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Laos Attractions


The capital of Laos lies on the bank of the Mekong River. The city has kept its timeless charm with tree-lined avenues, brightly painted temples and quaint French architecture. Vientiane's major attractions are the serene Buddhist monasteries that dominate the center of town. Among the most interesting temples, Vat Sisaket, Ho Phra Keo, Vat Ongteu and Vat Simuang should not be missed. Another famous landmark is That Luang Stupa, the symbol of both the Buddhist religion and the Lao overeignty. Vientiane also boosts a lively Morning Market where the best of Lao weaving can be found. Finally the surroundings of Vientiane offer great opportunities for eco-tourism such as boat trips on the Nam Ngeum River and Lake or trekking in the Dane Soung area to discover the unique Mon-Khmer sanctuaries and visit traditional villages.

Khong Island
(815 km from Vientiane)

Located at the southernmost point of Laos, next to the Cambodian border, the Siphandone region (Four Thousand Islands) is blessed by the most scenic section of the Mekong River and some impressive rapids including the magnificent Khone Phapheng Waterfall. Khong Island, with its lovely fishing villages, its serene monasteries and its lush vegetation offers a unique opportunity to experience the peaceful Lao way of life. In the dry season, when the river recedes, the Irrawaddy dolphins, one of the world's largest rarest large mammal species, congregate at the base of the rapids to hunt the fish that survive in the deep pools.

Luang Prabang
(390km from Vientiane)

The former royal city and capital of Lan Xang "The Land of a Million Elephants" lies on the banks of the Mekong River in northern Laos. Famed for its elaborate temples and places UNESCO has declared the entire city a World Heritage Site. Exploring the royal city of Luang Prabang is a simple matter of renting a bicycle or taking to the dusty streets on foot, the town is tiny and can easily be explored in a day or two, though most people choose to stay and absorb the peaceful atmosphere a while longer.

The crown jewel of Laos and former Lanexang, Luang Prabang, at the confluence of the Nam Kham and the Mekong River, is perhaps the best-preserved traditional city in Southeast Asia. Magical and charming, it has maintained its long-standing reputation as a stronghold of Lao culture with its delightful mountain encircled setting, the lovely Royal Palace and more than 30 half-millennium old temples such as Vat Xiengthong, Vat Visoun, Vat May and Vat Sene. Nearby are the sacred Pak Ou Caves housing thousands of statues representating Lord Buddha. In 1995 UNESCO voted Luang Prabang as a World Heritage City.

Northern Mekong
(approximately 450km from Vientiane)

In the Northwestern park of Loas, near the notorious Golden Triangle, Houei Xay is a bustling trading port between Yunnan and Thailand. The region is famous for its precious stones (sapphires and rubies) and gold mining. Various hill-tribes villages can be visited from Houei Xay, including the colorful Lahu, Mien and Lanten. Houei Xay is a major entry point for visitors planning to travel down-river to Luang Prabang. Travellers usually stop overnight at Pak Beng, a rustic town-village that sits on a steep hillside, with spectacular views over the Mekong River. An alternative option is to continue the cruise to the small port of Tha Suang and from there, to travel overland to Hong Sa, where Thai Lu villagers specialize in elephant breeding while women weave some of the most sumptuous Lao textiles. Elephant safaris to beautiful authentic Thai Lu villages and to the pristine White Elephant Forest can be organized.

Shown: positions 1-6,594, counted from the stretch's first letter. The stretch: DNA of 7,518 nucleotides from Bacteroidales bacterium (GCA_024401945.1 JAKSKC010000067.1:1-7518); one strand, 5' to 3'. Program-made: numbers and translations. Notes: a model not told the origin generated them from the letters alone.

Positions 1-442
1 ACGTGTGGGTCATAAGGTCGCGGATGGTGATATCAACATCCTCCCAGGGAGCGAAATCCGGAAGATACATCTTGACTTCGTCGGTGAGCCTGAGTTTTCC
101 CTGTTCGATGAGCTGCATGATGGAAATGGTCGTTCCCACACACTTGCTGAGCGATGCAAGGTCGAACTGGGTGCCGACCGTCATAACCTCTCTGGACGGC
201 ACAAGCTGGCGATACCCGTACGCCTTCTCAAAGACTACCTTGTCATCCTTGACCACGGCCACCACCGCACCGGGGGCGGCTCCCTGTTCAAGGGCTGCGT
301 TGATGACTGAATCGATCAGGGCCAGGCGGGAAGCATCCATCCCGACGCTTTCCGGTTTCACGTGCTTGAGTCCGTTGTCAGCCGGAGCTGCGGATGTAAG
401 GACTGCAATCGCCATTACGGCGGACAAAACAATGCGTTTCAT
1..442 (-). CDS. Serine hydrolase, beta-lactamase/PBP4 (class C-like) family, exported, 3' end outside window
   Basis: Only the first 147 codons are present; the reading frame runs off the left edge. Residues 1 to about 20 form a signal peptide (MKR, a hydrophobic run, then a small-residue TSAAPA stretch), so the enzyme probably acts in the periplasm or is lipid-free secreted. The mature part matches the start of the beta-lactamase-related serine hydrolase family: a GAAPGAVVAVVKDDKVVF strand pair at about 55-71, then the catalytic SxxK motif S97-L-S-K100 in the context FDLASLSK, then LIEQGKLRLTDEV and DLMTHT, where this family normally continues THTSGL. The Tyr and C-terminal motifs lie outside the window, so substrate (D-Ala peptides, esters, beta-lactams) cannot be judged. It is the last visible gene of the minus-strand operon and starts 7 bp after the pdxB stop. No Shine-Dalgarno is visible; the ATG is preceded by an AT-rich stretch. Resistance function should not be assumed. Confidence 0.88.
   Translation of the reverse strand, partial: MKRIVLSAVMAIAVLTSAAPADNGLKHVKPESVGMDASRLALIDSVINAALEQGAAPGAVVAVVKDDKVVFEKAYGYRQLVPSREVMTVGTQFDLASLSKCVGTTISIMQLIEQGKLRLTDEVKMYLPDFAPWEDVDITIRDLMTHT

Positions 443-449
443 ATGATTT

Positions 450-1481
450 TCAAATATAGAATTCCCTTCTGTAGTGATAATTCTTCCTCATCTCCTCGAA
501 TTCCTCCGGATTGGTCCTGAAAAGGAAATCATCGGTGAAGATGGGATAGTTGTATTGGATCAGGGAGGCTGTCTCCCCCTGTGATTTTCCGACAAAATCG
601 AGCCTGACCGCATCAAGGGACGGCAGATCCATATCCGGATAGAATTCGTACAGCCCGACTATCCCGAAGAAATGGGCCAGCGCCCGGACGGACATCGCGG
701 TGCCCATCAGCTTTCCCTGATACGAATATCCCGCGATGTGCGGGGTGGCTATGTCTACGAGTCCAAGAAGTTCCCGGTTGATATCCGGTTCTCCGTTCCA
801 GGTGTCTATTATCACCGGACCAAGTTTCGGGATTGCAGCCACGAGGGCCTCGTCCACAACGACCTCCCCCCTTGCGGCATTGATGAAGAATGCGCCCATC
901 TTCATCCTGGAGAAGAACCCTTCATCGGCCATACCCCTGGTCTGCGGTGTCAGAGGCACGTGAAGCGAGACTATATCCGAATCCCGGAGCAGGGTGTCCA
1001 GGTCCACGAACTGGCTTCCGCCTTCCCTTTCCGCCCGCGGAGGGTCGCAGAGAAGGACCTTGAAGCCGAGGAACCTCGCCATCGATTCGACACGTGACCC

Van Vieng
(160km from Vientiane)

This small provincial town nestles along a scenic bend of the Nam Song River. The main attraction is the karst topography lining the west bank of the river with sugar loaf hills and dramatic cliffs covered by lush vegetation and peppered by caves and caverns including the famous Tham Xang cave. During the 19th century, Tham Xang cave, with an undergound spring and a stunning view over the valley, was used as a bunker in defense against marauding Yunnanese.

 Pakse - Champassak
(approximately 700 km from Vientiane)

Pakse, the capital of the Champassak province, is located at the confluence of the Mekong and Sedone Rivers. It is the perfect gateway to the southern region and to the Boloven Plateau as well as an excellent starting point for excursions to the former royal capital of Champassak, situated 38kms from Pakse along the Mekong River. The pre-Angkorian Vat Phu Temple (6th-13th centuries), near Champassak, was listed as a World Heritage site by UNESCO in 2002 and the Vat Phu Archeological Museum opened doors in 2003 with more than 150 artifacts. Several Khmer sites associated with Vat Phu Temple can be found in the surroundings including Oum Moung Temple (9th century) on the opposite bank of the Mekong River. Nearby is Ban Khiat Ngong village with its enigmatic Phu Asa temple, which lies amidst the dense jungle of Xe Pien NBCA. Elephant riding through the forest to observe the abundant wildlife is a recommended option.

Plains of Jars
(approximately 300 km from Vientiane)

Among the most enigmatic sites in Laos is the Plain of Jars, a large area extending around Phonesavanh city in Xieng Khouang province, where several hundred huge jars of unknown origin are scattered about in over a dozen groupings. The jars, carved from solid stone, vary in shape and in size, the biggest one weighing as much as six tons. The area, which was heavily bombed during the Indochina and Vietnam Wars, is home to a large Hmong community.


All information above are given for reference only. They are subject to change without giving prior notice.




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